The Program maintains an extensive list of more than seventy approved community service organizations including, inter alia, AIDS Outreach, Bethlehem Special Olympics, Cedarbrook Nursing Home, Easton Area YWCA, Great Valley Girl Scout Council, Inc., Interfaith Peace Resource Center, Kemerer Museum, Lehigh County Meals on Wheels, Muscular Dystrophy Association, Planned Parenthood of North East Pennsylvania, The Experiment in International Living, Touchstone Theatre, and Wildlands Conservancy. App. at 191. The list of potential community service organizations is open-ended; students and parents are encouraged to submit the names of other potential organizations to the district coordinator for screening and approval. App. at 186, 191. Any organization that (i) "demonstrates [its] intention to promote the welfare of the community"; (ii) does not "discriminate against any race, religion or sex"; and (iii) "provides assurances that the organization is free from doctrinal motivation" can participate in the Program. App. at 191.
As an alternative to providing service to an approved community service organization, a student may choose to participate in an "experiential situation." App. at 192. This option allows a student to "develop [his or her] own individual community service experience." Id. This alternative experience requires parental approval, the recommendation of the school counselor, and verification by a responsible adult. Id. It may involve the arts, community special events, aid to the elderly, the handicapped or the homeless, emergency services, the environment, library/historical research, recreation activities, or tutoring. Id.
After completing the sixty hours of community service, the student must complete a written Experience Summary Form describing and evaluating his or her community service activity.*fn1 Once the school counselor (i) certifies that the sixty hours of service were completed; and (ii) reviews and approves the student's Experience Summary Form, the student receives half a unit of course credit and a grade of Satisfactory (S).*fn2 A student who does not satisfactorily complete the Program will not receive a high school diploma.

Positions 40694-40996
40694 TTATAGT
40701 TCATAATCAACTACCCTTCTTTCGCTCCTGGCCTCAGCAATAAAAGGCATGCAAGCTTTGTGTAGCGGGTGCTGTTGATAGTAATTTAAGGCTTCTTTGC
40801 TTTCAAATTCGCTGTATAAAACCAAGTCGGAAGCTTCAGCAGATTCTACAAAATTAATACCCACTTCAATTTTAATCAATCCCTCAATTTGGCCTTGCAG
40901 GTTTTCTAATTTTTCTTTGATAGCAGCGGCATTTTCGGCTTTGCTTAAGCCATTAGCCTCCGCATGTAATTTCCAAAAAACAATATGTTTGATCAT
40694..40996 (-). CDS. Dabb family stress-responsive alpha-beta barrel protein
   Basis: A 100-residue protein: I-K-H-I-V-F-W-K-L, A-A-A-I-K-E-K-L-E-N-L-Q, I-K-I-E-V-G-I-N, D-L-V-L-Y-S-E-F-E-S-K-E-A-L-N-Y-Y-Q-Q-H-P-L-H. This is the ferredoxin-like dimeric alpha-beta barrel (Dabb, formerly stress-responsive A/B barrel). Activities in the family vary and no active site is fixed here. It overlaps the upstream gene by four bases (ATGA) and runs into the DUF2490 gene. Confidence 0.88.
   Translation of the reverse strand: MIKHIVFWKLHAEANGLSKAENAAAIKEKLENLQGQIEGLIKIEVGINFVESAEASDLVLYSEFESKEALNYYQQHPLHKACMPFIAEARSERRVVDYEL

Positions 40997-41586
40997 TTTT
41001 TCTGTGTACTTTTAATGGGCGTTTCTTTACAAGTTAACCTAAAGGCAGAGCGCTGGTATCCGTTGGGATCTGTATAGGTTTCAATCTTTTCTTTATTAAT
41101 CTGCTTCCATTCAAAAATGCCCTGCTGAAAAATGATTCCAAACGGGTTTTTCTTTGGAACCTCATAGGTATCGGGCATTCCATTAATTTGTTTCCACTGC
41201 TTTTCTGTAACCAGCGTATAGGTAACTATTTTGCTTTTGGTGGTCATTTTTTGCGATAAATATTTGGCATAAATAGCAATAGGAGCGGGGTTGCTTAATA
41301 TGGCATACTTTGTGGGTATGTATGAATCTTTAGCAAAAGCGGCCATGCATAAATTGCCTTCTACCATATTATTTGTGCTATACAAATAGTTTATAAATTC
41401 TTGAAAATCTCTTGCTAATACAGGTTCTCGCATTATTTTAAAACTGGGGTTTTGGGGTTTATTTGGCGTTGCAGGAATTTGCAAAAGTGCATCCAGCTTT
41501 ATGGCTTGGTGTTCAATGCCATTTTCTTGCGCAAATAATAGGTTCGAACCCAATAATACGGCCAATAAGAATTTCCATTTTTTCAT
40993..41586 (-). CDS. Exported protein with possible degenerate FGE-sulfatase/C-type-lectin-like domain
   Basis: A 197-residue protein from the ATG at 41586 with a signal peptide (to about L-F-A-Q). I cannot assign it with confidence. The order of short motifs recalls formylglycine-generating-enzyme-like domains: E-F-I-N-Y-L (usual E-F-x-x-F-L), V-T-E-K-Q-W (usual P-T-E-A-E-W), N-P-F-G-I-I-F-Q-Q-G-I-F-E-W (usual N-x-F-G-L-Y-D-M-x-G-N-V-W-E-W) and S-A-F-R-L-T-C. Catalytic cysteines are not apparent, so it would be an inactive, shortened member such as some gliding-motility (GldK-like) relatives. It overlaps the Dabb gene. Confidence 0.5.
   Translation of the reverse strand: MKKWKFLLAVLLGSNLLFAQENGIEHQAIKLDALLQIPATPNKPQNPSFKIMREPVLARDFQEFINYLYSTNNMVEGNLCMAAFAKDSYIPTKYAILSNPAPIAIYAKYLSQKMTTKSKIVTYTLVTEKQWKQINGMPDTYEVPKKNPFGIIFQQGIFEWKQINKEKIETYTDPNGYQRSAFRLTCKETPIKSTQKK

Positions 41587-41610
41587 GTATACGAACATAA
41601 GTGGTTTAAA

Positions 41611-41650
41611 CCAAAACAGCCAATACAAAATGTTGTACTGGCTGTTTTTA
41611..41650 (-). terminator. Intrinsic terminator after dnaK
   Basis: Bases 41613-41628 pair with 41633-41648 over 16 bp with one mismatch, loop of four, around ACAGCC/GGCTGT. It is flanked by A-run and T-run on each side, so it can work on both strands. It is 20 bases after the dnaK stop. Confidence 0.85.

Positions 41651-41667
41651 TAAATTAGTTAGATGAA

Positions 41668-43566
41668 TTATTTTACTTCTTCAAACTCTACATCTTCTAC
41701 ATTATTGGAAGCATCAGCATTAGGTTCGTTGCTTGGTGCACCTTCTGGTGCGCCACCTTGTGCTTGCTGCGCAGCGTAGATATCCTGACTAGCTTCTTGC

Barbara and Thomas Steirer and Thomas and Barbara Moralis, individually and as parents and guardians of Lynn Ann Steirer and David Stephen Moralis, respectively, and their two children brought suit in federal district court challenging the constitutionality of the Program and seeking a permanent injunction against its enforcement. Although both minor plaintiffs have performed and intend to continue performing volunteer work on their own time, they object to being forced to engage in community service as a graduation requirement. The named defendants include the Bethlehem Area School District; Thomas J. Dolusio, in his official capacity as Superintendent of the Bethlehem Area School District; and the nine members of the Board of Directors of the Bethlehem Area School District in their official capacities.
The parties filed cross-motions for summary judgment, agreeing that there were no genuine issues as to any material facts. On March 30, 1992, the district court granted defendants' motion and denied plaintiffs' motion. See Steirer v. Bethlehem Area School Dist., 789 F. Supp. 1337 (E.D. Pa. 1992). Plaintiffs appealed.*fn3